In his essay Warrior With Words: Toward a Post-Columbine Writing Curriculum, G. Lynn Nelson eloquently puts forth a theory of the-other-as-listener that creates some tension with the Web 2.0 paradigm of a seemingly limitless audience. Crudely put, Nelson argues that true, sincere, thoughtful self-expression through the telling of one’s own story can have a cathartic effect that displaces the need to use violence. That is, the telling of personal stories facilitates the creation of identity from within the teller; an end that might otherwise be sought through violent acts. If that’s the case, then hooray for the internet because anyone and everyone can be the listener. Not so fast.
Nelson cites the term “deep listening” from The Peaceable Classroom by Mary Rose O’Reilley to make an important distinction between types of audiences. On one hand are active listeners who soak in and process meaningfully the stories that flow into their ears. These listeners are characterized by a contemplative, nurturing, respectful silence. There is no judgment here. Pure and simple honest acknowledgement of the validity and importance of the teller’s story. On the other hand is the giant, faceless audience of the web. Comprised of hearers, this group is marked by its coldness, its objectivity. It lacks an investment in the story. It hears only partially, with one ear elsewhere. It hears without heart or empathy.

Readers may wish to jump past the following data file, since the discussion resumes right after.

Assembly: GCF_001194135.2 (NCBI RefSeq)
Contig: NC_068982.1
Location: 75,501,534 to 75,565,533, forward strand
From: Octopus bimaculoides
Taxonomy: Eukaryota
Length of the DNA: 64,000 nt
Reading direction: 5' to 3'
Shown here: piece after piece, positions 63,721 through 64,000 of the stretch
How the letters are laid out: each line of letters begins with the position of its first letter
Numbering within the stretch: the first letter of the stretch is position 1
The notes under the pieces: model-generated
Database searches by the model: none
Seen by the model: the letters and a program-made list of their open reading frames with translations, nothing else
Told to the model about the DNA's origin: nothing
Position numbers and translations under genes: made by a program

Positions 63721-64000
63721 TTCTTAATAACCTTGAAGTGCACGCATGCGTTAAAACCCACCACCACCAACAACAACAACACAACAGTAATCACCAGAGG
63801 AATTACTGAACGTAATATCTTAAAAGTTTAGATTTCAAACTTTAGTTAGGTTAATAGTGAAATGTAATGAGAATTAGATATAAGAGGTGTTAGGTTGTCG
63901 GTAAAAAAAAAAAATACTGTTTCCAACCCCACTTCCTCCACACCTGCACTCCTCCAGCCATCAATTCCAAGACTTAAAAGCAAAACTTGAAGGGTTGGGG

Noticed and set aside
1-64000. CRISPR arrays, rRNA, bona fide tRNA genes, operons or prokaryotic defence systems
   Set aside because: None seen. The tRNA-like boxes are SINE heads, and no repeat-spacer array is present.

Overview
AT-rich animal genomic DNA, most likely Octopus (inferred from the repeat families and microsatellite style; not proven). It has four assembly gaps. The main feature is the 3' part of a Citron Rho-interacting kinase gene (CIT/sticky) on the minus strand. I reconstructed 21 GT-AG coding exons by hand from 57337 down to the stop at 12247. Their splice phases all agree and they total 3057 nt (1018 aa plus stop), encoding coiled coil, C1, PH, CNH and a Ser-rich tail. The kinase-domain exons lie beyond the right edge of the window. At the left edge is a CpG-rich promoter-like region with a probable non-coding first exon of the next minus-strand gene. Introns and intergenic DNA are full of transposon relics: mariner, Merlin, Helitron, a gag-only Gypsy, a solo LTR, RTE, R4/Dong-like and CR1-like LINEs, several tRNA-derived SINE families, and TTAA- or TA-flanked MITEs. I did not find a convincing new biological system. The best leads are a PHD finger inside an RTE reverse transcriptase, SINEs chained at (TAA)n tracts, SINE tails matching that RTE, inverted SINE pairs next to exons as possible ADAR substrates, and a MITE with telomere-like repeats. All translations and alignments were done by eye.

The desired catharsis: the craved release that is achieved through personal, serious storytelling cannot be realized among an audience of hearers. Does the internet, then, provide listeners of hearer? Clearly, hearers are in abundant supply while there is a dearth, if not complete absence, of listeners. Consequently, while the age of immediate digital publication has many benefits, it cannot replace the intimate realm of personal story.